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🚘 Tesla launches full self-driving beta and Waymo offers driverless taxi

🚘 Tesla launches full self-driving beta and Waymo offers driverless taxi

Self-driving cars are taking a step forward with Tesla launching a beta test of the significant upgrade of their autopilot and Google's autonomous driving company, Waymo, offering driverless taxi service in Phoenix, Arizona.

Mathias Sundin
Mathias Sundin

This article is written thanks to our premium supporters.

Tesla has been working on a big upgrade of its autopilot software - Full Self-Driving, FSD - and is now starting to roll that out, starting next week. First to a limited group of experts and careful drivers, according to Elon Musk.

Almost all Tesla vehicles in traffic collect data when they are driven around. That data is uploaded to Tesla and used to train and develop the autopilot using machine learning.

"We had to do a fundamental rewrite of the entire Autopilot software stack," Musk said at Battery Day. "The sophistication of the neural net of the car and the overall logic of the car is improved dramatically."

Waymo and Tesla have different approaches

Waymo has taken a bit different approach, relying more on data simulations than Tesla does. Waymo is also more localized with Phoenix, Arizona, being their main testing ground. That means they get detailed knowledge of that area, while Tesla is collecting loads more data from big parts of the world.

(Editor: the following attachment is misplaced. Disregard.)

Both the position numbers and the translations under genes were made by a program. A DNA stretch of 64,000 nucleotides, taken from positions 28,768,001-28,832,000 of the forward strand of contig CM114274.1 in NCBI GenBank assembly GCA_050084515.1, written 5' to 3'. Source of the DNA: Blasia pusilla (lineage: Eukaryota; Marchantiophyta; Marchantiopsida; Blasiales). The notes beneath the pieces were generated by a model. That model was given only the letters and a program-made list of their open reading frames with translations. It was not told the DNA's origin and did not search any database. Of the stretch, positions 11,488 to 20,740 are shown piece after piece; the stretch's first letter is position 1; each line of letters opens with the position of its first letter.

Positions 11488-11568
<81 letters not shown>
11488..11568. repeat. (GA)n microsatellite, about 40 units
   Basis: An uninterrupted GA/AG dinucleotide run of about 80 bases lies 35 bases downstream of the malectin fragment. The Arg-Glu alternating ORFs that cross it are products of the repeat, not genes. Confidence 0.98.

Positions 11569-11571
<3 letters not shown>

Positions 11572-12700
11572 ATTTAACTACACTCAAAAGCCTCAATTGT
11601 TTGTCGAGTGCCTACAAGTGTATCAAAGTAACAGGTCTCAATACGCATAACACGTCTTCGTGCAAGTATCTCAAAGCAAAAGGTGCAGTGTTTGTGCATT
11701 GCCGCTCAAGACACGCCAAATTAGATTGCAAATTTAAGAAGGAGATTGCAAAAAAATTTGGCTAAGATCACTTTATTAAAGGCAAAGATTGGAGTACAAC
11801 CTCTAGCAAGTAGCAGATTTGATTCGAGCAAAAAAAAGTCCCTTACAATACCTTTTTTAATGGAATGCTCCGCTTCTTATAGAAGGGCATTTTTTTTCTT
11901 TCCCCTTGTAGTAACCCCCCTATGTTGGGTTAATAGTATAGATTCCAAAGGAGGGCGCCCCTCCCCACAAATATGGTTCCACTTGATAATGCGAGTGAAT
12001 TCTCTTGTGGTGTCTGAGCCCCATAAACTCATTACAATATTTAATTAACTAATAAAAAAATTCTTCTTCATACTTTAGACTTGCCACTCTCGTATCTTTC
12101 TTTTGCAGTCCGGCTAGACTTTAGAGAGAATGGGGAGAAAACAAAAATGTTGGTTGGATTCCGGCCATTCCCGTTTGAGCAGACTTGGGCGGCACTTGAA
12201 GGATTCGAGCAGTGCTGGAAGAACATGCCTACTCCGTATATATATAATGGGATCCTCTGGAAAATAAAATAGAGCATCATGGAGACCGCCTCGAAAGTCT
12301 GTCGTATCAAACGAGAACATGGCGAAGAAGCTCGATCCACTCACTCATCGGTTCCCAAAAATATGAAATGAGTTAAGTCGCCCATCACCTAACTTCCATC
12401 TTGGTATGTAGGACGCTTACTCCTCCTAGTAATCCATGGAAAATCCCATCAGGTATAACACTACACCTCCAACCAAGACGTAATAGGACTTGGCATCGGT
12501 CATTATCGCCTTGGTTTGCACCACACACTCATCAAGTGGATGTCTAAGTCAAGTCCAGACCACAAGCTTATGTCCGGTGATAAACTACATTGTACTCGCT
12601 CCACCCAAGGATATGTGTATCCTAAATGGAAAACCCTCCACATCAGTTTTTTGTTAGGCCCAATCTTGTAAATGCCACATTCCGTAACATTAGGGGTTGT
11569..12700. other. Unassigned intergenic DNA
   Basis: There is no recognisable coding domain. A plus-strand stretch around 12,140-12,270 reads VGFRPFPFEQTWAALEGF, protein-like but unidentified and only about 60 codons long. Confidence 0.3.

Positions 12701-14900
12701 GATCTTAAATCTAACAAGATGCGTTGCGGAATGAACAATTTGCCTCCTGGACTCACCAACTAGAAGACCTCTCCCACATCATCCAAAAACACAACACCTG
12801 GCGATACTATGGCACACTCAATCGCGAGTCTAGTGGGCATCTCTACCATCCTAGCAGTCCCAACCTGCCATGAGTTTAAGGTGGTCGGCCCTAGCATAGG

Which approach that turns out most successful remains to be seen.

Now Waymo re-starts and expands its driverless taxi in Phoenix.

Google started the self-driving revolution

Google has been working on self-driving cars for more than ten years, and was the company that started the current evolution. A Stanford team competing in DARPA's self-driving competition suddenly got a surprise visitor.

"One day, Google Founder, Larry Page suddenly knocked on the door of Sebastian Thrun's office. He had heard that they would compete in the competition and had countless questions about how close a self-driving car was to becoming a reality. Both he and his co-founder, Sergey Brin intended to come and watch the competition. Little did Thrun know then that that visit would change his life."

Google ended up sponsoring the Stanford team that won the second edition of DARPA's challenge, and later that team was recruited to Google to lead their self-driving effort. A few years after the project was spun out of Google and is now Waymo.

No car reached the finish line in DARPA's first competition. This car, Sandstorm, got stuck with a burning tire after 11 miles - the "best" result...

We have written earlier about the history of the DARPA challenge that kick-started the self-driving revolution. It all started with a competition that no one won...

Solving self-driving is essential. Over 1,3 million people die in car accidents every year, and tens of millions get injured. Full self-driving vehicles will be much safer, saving millions of human lives.

This article is written thanks to our premium supporters.